Voices

The vanishing schoolboy

The educational neglect of young men will not be without consequence

Issue: "Red & blue all over," Sept. 23, 2006

This month American kids loaded their backpacks and marched off to school, generally more eager the younger they are. By high school cynicism and detachment have set in, particularly-if dropout statistics are any indication-among boys.

Educators are becoming alarmed. Male attendance on campus has declined every year, to the point where some colleges are considering a form of affirmative action to bring up their male enrollment. Social commentators worry about disaffected young men, conservatives wonder where the future leaders are, and young women find the mating pool decreased (whether or not they will admit to looking).

This is an about-face from 15 years ago, when the hand-wringing was over the other sex. "Studies" published by the American Association of University Women and feminist authors like Carol Gilligan insisted that girls were "systematically shortchanged" by the educational system, with its bias toward rationalism and competition. Buzz-books, such as Reviving Ophelia by Mary Pipher, lamented that girls were marked for oblivion by the time they reached junior high: "Just as planes and ships disappear mysteriously in the Bermuda Triangle, so do the selves of girls go down in droves."

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The theory generated some serious press-even though any classroom teacher knows that if the system favors anyone, it favors the sex that reads faster, verbalizes better, works more easily in groups, and is most eager to please. But never mind that: With the selves of girls going splat on the playground asphalt, something had to be done. Something like the Gender Equity in Education Act of 1994, which established an Office of Women's Equality in the Department of Education to throw money at dubious programs designed to reinforce girls' flagging self-esteem.

Public outcry and remedial money have helped accelerate a process already underway, often referred to as the feminization of American education. The current philosophy exalts "feminine" virtues such as cooperation and empathy over "masculine" ones, like rationalism and competition. Learning skills become more important than content, and boys who demand to know why they have to sit in a circle and figure out how to find the area of a triangle, instead of just being told, are pegged as disruptive. Boys who don't ask, but slump in their chairs and let the girls do all the figuring, are anti-social.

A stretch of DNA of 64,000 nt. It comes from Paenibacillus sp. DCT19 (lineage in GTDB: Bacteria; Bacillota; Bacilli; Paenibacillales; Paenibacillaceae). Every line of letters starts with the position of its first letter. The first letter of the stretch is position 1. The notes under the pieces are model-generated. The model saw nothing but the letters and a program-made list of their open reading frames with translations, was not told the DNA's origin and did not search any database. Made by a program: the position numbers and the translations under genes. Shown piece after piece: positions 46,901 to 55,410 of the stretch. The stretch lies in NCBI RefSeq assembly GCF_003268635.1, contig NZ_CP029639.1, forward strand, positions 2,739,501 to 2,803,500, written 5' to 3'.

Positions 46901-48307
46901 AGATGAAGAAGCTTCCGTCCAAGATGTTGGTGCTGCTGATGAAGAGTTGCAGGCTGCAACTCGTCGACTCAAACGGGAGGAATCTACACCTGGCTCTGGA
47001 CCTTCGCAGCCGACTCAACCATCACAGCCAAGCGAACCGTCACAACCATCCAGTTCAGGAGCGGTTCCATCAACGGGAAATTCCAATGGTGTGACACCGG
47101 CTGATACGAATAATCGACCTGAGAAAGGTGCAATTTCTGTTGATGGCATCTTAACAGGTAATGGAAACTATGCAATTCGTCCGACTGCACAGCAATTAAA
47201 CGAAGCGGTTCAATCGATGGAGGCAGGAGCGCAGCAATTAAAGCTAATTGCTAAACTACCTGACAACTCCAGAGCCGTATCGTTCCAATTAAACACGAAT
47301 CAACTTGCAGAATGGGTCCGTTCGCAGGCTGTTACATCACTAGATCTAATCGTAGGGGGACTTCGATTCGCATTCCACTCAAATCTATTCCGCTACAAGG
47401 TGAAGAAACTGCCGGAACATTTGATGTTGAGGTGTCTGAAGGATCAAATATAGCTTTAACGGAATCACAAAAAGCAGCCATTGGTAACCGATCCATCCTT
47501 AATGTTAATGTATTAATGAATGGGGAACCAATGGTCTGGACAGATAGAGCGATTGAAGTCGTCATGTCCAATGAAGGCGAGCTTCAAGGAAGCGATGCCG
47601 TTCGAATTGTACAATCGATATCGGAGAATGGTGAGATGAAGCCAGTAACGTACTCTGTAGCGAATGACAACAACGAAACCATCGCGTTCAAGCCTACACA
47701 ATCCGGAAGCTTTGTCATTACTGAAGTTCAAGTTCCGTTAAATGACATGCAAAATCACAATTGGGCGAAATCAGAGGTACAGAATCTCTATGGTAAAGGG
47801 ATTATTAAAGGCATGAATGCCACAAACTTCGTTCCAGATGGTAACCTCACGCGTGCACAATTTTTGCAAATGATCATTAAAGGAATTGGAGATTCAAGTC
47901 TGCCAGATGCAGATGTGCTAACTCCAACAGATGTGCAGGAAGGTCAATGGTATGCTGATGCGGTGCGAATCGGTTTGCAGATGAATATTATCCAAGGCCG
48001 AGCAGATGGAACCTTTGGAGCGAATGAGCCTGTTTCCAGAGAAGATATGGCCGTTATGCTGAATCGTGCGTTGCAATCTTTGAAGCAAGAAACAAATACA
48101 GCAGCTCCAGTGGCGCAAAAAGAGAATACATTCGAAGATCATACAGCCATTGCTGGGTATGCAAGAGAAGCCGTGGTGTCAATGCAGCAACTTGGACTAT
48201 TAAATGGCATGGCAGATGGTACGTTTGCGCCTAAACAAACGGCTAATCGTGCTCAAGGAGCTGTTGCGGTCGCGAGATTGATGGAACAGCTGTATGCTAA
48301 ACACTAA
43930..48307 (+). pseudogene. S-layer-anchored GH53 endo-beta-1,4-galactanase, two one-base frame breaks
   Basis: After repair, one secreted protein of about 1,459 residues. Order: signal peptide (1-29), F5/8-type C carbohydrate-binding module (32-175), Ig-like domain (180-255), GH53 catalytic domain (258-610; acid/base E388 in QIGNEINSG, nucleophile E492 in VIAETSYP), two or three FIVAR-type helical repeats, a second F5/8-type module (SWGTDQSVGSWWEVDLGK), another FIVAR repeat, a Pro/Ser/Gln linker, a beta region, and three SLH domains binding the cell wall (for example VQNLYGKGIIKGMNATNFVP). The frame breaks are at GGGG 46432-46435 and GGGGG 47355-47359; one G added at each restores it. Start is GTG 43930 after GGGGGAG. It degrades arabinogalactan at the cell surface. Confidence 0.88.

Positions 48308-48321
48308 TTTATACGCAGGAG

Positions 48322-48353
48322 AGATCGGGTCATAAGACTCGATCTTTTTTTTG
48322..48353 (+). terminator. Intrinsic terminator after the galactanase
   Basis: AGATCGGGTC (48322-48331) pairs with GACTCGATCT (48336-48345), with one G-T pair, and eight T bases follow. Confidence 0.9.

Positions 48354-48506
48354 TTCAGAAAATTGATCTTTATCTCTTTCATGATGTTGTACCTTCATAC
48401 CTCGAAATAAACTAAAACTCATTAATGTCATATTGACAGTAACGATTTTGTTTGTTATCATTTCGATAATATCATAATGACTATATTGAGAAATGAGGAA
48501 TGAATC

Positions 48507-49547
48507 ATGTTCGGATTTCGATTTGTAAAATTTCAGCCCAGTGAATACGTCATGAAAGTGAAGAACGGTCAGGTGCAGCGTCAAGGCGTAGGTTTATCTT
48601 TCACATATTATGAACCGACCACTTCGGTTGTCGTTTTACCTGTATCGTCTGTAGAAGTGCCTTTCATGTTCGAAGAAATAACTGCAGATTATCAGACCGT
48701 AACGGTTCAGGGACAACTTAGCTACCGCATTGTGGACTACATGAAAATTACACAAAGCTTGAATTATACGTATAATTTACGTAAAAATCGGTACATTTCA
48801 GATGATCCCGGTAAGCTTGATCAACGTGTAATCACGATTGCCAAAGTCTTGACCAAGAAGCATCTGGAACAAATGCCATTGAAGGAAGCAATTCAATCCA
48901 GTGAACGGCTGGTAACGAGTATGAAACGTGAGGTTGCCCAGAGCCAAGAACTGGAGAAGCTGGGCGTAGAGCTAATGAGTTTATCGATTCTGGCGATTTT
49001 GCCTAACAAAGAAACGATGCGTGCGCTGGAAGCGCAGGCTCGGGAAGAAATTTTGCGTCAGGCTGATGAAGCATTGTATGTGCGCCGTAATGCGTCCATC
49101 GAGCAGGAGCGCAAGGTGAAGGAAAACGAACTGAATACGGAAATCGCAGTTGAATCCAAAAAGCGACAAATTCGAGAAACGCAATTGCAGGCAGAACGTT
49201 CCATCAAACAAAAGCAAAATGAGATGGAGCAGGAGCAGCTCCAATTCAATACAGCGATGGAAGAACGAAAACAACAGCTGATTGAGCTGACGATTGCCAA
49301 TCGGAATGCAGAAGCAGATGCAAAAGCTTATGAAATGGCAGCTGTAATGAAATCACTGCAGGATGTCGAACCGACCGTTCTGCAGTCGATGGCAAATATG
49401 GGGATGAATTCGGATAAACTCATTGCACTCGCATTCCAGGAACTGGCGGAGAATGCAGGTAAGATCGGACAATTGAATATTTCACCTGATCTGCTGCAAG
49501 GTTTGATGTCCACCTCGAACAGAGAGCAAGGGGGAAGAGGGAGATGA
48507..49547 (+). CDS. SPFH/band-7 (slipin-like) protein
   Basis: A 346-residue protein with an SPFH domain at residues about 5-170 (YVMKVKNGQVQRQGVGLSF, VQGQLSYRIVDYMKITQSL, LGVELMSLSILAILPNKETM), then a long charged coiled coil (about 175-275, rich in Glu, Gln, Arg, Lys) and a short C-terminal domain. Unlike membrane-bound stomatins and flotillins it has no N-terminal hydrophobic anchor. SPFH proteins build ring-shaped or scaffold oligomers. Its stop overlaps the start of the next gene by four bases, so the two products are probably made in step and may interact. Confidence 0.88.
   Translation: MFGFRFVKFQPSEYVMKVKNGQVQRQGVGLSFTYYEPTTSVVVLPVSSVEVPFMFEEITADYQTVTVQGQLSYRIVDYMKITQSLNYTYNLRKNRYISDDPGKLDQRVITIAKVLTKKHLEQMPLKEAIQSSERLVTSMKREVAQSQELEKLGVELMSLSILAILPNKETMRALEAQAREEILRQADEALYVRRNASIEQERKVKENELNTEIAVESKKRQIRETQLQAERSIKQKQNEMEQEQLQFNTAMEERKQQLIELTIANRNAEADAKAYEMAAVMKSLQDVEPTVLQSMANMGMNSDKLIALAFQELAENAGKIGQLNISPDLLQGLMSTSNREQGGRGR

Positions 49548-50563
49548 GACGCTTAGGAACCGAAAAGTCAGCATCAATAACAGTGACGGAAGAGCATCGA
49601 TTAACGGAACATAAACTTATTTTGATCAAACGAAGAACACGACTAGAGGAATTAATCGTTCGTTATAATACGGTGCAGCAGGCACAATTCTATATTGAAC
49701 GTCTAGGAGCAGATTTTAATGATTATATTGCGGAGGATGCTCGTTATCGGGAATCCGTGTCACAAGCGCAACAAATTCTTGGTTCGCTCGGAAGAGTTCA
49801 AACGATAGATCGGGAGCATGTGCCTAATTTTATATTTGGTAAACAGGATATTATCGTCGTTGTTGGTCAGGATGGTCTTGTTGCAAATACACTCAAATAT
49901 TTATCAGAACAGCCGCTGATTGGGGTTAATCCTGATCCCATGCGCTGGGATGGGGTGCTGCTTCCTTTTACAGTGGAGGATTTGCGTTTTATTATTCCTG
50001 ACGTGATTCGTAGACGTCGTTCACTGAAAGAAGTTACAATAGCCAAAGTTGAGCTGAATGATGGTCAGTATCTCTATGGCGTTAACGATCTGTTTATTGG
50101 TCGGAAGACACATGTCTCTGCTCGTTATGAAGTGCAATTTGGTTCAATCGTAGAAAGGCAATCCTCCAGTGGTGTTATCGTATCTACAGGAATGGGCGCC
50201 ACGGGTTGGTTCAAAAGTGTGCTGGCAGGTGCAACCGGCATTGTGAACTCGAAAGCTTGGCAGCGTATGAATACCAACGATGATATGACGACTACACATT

"Whoever makes haste with his feet misses his way" (Proverbs 19:2), and one thing we've missed is that boys and girls have different ways of and reasons for learning. G.K. Chesterton saw the most telling distinction between men and women as specialization vs. generalization. The demands of earning a living require mastery of one skill; the demands of running a household require competence in many. Jesus, as a typical Jewish boy, trained His mind in synagogue school and His hands in the carpentry shop. His sisters trained their hearts at home, learning how to do for a family. In the quaint, idealized time when Chesterton was writing, he saw the same pattern: A man is expected to give his best, a woman to give her all-which he considered the higher calling.

What Chesterton saw as balance, feminists saw as exploitation. They also saw the tables turned: In a classroom that favors group learning over leadership, "facilitation" over instruction, and generalization over specifics, boys are not only left out, but stigmatized. Girls are not only smarter, they're better. Obviously.

"So God created man in His own image . . . male and female He created them": two halves of one whole. Let's assume that God had a reason for differentiating the sexes. What could it be? Speaking generally and allowing for exceptions and variations, male is dynamic, female is static. Men are drivers, women are stablizers.

"Many are the plans in the mind of a man, but it is the purpose of the LORD that will stand" (Proverbs 19:21). Be not deceived; God is not mocked, and nature is not thwarted. In government and in crime, at the box office and on the streets, in heroic rescues and in shooting sprees, men lead. And will continue to lead, one way or another. With an education system that respects their nature and curbs their baser instincts, men will lead society in a generally forward direction. Without that training they will lead into chaos, while women flee to interactive groups behind locked doors, wondering what went wrong.

Janie B. Cheaney
Janie B. Cheaney

Janie lives in Missouri, is a columnist for WORLD, writes novels for young adults, and is the author of the Wordsmith creative writing series. She also reviews books at RedeemedReader.com. Follow Janie on Twitter @jbcheaney.

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